bridging generational gap

The workforce is quickly changing, but not all leaders have been keeping up. Many teams are made up of different generations, causing a gap in how they communicate, learn and produce work. The key is to ensure that all employees are engaged and that the workplace is one which fosters communication, creativity and is open to different styles of thinking.

First, you have to understand your team, which might include Boomers, Gen X and Millennials. Boomers are those born between 1946 and 1964, and want to be valued, needed and feel they deserve good fortune. They are also optimistic, loyal and value respect. Gen X are those born between the early 1960s and early 1980s. Gen X values a work-life balance, tend to question leadership and like doing things their own way. They are constantly at risk of being disengaged, so leaders should relax rigid rules and allow this generation to do things their own way. Millennials, also known as Gen Y, are those born after the early 1980s. This generation needs recognition for their work, and need to know the 'why' in every situation. Millennials believe work-life balance is their right and place high value on innovators, and those who are smart, social and tech-savvy.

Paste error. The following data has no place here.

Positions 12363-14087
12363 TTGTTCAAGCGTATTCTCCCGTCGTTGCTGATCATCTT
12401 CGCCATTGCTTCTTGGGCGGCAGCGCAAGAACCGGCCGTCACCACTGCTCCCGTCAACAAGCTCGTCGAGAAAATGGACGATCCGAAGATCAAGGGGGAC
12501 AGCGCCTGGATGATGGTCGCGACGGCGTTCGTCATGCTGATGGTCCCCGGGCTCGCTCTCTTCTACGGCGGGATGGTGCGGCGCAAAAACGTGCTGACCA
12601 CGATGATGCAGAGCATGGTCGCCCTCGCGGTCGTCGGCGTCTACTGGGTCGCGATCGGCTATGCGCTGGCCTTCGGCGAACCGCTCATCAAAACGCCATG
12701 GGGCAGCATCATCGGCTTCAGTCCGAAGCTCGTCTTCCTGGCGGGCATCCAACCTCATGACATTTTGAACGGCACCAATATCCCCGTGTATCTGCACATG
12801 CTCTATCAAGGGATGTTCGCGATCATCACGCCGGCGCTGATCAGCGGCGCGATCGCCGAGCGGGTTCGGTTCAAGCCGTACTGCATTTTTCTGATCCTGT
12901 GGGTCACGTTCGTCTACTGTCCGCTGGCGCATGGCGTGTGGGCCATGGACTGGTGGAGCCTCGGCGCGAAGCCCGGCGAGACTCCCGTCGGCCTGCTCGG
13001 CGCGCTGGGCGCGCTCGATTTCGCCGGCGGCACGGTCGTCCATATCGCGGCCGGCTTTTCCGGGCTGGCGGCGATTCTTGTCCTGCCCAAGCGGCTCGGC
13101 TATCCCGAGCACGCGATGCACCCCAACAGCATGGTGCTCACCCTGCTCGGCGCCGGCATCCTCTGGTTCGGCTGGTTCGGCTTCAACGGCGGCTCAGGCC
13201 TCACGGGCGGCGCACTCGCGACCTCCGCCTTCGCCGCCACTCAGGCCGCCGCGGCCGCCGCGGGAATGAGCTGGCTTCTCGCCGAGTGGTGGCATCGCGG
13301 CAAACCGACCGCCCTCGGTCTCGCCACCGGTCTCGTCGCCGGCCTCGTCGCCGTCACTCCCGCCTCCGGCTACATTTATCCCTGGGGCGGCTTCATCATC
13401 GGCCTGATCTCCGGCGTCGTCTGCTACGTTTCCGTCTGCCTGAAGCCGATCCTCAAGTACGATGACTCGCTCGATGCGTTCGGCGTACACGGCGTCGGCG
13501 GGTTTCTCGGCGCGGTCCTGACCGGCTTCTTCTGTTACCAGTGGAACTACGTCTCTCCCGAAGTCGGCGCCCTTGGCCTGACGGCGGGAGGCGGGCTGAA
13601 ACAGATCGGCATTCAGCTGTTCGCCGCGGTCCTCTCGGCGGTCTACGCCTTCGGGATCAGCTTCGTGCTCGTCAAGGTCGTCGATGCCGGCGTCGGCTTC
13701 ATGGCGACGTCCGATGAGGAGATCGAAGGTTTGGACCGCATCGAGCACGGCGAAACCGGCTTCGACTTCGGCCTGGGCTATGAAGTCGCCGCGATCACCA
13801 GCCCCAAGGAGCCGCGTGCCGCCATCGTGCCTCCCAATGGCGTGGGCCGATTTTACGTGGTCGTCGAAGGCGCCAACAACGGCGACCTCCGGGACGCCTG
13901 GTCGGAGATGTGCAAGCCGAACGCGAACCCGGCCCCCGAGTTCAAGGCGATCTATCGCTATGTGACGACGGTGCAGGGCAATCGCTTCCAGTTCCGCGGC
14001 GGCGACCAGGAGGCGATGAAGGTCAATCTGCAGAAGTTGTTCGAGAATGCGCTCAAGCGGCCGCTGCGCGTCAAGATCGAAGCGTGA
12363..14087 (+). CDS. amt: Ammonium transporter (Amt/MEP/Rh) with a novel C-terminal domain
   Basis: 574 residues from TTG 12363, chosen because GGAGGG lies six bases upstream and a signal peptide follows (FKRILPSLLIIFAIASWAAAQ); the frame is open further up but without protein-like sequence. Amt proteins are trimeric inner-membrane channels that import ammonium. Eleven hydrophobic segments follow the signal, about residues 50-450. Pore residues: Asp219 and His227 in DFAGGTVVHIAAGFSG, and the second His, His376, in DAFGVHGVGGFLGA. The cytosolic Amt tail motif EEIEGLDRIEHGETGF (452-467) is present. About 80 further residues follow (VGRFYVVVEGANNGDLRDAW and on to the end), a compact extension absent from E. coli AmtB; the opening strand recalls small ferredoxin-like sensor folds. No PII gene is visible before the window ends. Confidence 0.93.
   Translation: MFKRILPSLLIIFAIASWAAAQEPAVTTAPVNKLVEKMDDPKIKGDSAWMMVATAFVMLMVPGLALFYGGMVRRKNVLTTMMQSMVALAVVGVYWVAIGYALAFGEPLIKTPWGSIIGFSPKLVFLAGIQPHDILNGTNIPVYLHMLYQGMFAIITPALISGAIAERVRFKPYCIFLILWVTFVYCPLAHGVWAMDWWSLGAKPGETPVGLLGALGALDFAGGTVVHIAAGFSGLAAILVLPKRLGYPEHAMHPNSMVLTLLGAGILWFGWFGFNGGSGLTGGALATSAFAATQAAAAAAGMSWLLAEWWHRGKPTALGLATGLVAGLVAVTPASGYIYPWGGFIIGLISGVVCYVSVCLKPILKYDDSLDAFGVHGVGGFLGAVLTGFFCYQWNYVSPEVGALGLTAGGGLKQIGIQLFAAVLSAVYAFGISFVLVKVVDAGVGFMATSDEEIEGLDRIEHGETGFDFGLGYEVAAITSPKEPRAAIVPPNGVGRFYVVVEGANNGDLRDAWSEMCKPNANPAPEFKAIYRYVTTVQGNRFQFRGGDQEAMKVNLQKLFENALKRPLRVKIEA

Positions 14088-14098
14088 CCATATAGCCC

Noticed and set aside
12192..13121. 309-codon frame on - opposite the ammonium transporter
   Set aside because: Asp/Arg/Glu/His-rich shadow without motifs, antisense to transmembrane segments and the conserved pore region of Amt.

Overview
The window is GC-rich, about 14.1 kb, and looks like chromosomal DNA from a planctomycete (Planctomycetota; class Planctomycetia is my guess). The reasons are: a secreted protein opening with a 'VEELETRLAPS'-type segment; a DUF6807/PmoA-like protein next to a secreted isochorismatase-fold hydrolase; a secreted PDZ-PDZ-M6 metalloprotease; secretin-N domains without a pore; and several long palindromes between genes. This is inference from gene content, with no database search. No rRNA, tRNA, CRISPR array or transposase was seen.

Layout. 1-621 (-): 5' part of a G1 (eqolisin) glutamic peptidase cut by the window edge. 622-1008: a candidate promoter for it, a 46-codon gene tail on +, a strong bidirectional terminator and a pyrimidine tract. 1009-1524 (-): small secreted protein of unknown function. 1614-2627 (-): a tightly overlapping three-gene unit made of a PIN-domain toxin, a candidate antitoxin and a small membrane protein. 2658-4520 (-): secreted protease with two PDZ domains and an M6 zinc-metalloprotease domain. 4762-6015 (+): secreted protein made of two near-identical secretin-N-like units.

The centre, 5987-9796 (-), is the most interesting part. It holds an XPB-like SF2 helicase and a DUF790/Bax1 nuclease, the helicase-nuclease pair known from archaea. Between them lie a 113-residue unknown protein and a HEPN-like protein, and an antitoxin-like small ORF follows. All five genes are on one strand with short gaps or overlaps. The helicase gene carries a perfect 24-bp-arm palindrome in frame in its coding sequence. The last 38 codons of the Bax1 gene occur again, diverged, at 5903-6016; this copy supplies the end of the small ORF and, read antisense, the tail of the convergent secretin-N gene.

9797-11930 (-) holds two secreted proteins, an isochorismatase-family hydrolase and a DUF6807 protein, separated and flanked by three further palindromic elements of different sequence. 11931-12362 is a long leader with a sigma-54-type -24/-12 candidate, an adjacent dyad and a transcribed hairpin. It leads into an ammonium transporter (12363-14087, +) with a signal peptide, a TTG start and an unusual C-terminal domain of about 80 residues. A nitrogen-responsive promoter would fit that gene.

Regardless of the generation, every employee needs feedback, recognition and rewards for their work. These programs and responses can be tailored to each generation, but the results will be the same -- engaged employees who feel loyal to the company's larger goals.

Like giving feedback, every employee wants to feel respected in their role, regardless of generation. Especially when it comes to smaller teams, employees should in involved in moving the company forward and continued learning.

Lastly, but most importantly, create a inclusionary office culture and encourage teamwork among the different generations. Each has something valuable to offer and, if channeled toward collective goals, can be used in conjunction with each other. Understand the traits of your employees, know what makes then tick, and use this information to keep them engaged.

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